The geometry of the chamber can affect whether all the gas and liquid are converted into foam: it is desirable that there are no steps or other rapid changes in cross section in the chamber which may cause pooling of liquid or trapping of gas. If there have to be changes in cross section which are relatively sudden, then it is desirable that they be upstream of the foam generating structure. It is desirable that foam of the same characteristics can be maintained by continuing to circulate it in the chamber after an initial quantity has been withdrawn for use. For this to happen, the volume of the chamber desirably adjusts itself automatically when foam is withdrawn, preferably in a non-elastic manner; in other words the chamber wall is not deformed in an elastic manner when the volume is reduced. The chamber is preferably capable of adjusting its volume without any substantial accompanying change in pressure. Desirably, when foam is withdrawn, the chamber wall deforms in a direction transverse to the direction of flow of the chamber contents. Furthermore, desirably the chamber geometry remains substantially free of steps or other rapid changes in cross section after withdrawal of part of the contents.
Preferably, the foregoing applies to withdrawal of up to 20%, preferably up to 50%, more preferably up to 90% or more of the contents of the chamber from its initial filled state. This amounts to a reduction in the volume of the chamber from its initial filled state of up to 20%, preferably up to 50%, more preferably up to 90% or more. The initial filled state does not mean the state where it is not possible for more gas and liquid to be introduced into the chamber without increasing the pressure, but simply means the state at the start of the foam generation operation when predetermined desired volumes of gas and liquid are in the chamber.
The chamber or pathway preferably forms a loop, such that the geometry of the chamber or pathway defines the flow path for the gas and liquid, in use. It is desirable for the part of the chamber which is engaged by an external pump to have a relatively small cross section, yet it is also desirable for the overall dimensions of the chamber to be not unduly large. Therefore, it is desired that the cross section of the chamber vary around the loop or circuit. Desirably, a portion of the chamber defining a major part (i.e. more than 50%) of the internal chamber volume is shaped generally in the form of an "L" or a "U", in either case having a central portion of relatively large cross sectional area and tapering end portions terminating in portions of relatively small cross sectional area.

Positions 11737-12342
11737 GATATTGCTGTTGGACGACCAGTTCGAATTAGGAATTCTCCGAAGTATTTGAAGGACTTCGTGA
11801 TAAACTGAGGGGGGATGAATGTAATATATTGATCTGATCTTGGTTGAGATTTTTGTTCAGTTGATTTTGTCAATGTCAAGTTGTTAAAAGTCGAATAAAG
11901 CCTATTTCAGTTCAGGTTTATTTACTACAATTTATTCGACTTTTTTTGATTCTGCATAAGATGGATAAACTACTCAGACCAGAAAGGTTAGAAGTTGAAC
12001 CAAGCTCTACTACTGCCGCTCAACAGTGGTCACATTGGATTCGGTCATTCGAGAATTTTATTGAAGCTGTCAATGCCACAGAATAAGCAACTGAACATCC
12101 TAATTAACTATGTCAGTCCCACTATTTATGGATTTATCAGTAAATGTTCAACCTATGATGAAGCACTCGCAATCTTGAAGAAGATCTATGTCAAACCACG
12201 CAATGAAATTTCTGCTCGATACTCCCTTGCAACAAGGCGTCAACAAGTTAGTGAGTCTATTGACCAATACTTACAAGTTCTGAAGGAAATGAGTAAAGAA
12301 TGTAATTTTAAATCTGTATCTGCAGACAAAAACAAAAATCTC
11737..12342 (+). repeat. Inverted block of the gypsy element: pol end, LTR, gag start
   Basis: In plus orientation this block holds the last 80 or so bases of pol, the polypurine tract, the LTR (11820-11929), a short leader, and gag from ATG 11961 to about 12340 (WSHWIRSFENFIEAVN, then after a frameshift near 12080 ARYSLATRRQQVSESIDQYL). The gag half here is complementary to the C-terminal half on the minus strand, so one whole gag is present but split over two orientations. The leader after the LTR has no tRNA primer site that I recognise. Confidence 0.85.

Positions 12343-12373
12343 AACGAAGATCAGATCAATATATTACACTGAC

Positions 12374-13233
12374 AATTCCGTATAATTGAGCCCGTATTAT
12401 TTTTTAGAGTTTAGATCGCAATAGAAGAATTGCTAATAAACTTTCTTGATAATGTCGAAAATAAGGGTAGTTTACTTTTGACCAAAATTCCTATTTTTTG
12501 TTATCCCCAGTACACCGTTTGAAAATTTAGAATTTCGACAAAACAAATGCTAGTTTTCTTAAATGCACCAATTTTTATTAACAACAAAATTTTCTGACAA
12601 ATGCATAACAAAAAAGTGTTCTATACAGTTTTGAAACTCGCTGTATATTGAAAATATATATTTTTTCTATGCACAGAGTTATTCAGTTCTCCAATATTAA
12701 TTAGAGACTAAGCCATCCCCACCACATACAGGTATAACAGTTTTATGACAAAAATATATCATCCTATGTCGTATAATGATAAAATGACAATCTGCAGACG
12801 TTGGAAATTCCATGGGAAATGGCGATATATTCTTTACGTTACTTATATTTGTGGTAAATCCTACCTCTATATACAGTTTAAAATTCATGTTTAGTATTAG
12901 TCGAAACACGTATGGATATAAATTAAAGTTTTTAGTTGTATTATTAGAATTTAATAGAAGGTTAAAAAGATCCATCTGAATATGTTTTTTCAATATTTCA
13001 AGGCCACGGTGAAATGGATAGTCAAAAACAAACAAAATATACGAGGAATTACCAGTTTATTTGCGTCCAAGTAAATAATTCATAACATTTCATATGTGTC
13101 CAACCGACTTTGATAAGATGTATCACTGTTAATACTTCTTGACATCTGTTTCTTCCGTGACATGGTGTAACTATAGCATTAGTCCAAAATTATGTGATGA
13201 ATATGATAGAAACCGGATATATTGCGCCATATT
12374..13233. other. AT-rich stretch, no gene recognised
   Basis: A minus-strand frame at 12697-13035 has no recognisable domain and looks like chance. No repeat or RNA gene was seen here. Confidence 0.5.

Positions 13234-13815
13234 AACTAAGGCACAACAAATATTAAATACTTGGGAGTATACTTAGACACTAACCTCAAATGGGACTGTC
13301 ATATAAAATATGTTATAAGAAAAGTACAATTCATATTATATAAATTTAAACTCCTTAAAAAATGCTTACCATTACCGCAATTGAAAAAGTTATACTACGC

The pressure in the chamber is preferably substantially at ambient pressure when the chamber is in the initial filled state.
It has been found that if the liquid and gas are circulated in a vertical plane, there is a tendency for liquid to pool at the bottom of the circuit path sometimes. For this reason it is desired that the liquid and gas be circulated in a substantially horizontal plane. For example, the cassette may be adapted to fit onto an external pump unit in an orientation such that the liquid and gas are circulated in a substantially horizontal plane.
In order to minimise pooling of liquid, it is desirable that the foam generating structure or device extend across 50% or more (preferably 70% or more, more preferably 90% or more, still more preferably 100%) of the cross sectional area of the chamber where the structure or device is located. Preferably, the device or structure is mounted in the chamber such that all the circulating flow must pass through the structure or device. If the structure or device does not occupy 100% of the cross sectional area where the structure or device is located, then preferably, a blocking member, device or material or baffle is provided to prevent circulating flow bypassing the foam generating device or structure.
The circulating flow of both gas and liquid desirably passes through the foam generating device or structure to form foam. This is distinct from a flow of gas entering a body of liquid or a flow of liquid entering a body of gas to form foam, though this process may happen in a device according to the invention in addition to the combined circulation of gas and liquid through the foam generating device or structure.
The cassette is preferably disposable and the external pump unit and cassette between them preferably incorporate a feature or features which render the cassette incapable of re-use or at least severely hamper re-use of the cassette. For example, the pump unit may incorporate a blade which is deployed into the cassette after a set period of time in order to disable it. Alternatively the cassette may include some form of unique signature, e.g. an RFID tag or bar code, which is read by the pump unit; the pump unit may then be programmed to function with any individual cassette fitted for a set time only and not to function at all if the same cassette is removed and re-fitted. These features may assist in ensuring sterility of the final product.